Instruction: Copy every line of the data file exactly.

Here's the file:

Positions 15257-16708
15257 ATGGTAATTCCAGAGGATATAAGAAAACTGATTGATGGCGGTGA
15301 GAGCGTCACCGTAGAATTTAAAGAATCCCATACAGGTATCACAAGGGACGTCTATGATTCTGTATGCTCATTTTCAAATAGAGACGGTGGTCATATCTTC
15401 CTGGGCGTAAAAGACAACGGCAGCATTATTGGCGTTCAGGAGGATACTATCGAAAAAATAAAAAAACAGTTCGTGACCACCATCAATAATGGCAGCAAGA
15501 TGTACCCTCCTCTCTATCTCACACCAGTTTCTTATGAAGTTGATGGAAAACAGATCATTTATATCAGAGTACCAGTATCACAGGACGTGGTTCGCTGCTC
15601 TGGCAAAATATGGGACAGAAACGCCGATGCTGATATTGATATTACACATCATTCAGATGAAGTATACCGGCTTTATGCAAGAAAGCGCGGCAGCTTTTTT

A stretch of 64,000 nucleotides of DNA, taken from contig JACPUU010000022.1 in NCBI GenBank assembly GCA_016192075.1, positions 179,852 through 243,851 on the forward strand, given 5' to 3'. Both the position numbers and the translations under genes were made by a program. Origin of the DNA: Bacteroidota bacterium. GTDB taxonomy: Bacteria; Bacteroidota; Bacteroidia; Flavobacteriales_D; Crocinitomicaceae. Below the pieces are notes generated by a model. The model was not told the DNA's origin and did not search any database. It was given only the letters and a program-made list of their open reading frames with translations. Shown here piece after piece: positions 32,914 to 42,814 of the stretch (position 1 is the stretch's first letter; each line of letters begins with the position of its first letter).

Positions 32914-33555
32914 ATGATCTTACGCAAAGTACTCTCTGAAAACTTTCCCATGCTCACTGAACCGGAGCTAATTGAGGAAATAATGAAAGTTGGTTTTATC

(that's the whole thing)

Positions 15257-16708
15257 ATGGTAATTCCAGAGGATATAAGAAAACTGATTGATGGCGGTGA
15301 GAGCGTCACCGTAGAATTTAAAGAATCCCATACAGGTATCACAAGGGACGTCTATGATTCTGTATGCTCATTTTCAAATAGAGACGGTGGTCATATCTTC
15401 CTGGGCGTAAAAGACAACGGCAGCATTATTGGCGTTCAGGAGGATACTATCGAAAAAATAAAAAAACAGTTCGTGACCACCATCAATAATGGCAGCAAGA
15501 TGTACCCTCCTCTCTATCTCACACCAGTTTCTTATGAAGTTGATGGAAAACAGATCATTTATATCAGAGTACCAGTATCACAGGACGTGGTTCGCTGCTC
15601 TGGCAAAATATGGGACAGAAACGCCGATGCTGATATTGATATTACACATCATTCAGATGAAGTATACCGGCTTTATGCAAGAAAGCGCGGCAGCTTTTTT

A stretch of 64,000 nucleotides of DNA, taken from contig JACPUU010000022.1 in NCBI GenBank assembly GCA_016192075.1, positions 179,852 through 243,851 on the forward strand, given 5' to 3'. Both the position numbers and the translations under genes were made by a program. Origin of the DNA: Bacteroidota bacterium. GTDB taxonomy: Bacteria; Bacteroidota; Bacteroidia; Flavobacteriales_D; Crocinitomicaceae. Below the pieces are notes generated by a model. The model was not told the DNA's origin and did not search any database. It was given only the letters and a program-made list of their open reading frames with translations. Shown here piece after piece: positions 32,914 to 42,814 of the stretch (position 1 is the stretch's first letter; each line of letters begins with the position of its first letter).

Positions 32914-33555
32914 ATGATCTTACGCAAAGTACTCTCTGAAAACTTTCCCATGCTCACTGAACCGGAGCTAATTGAGGAAATAATGAAAGTTGGTTTTATC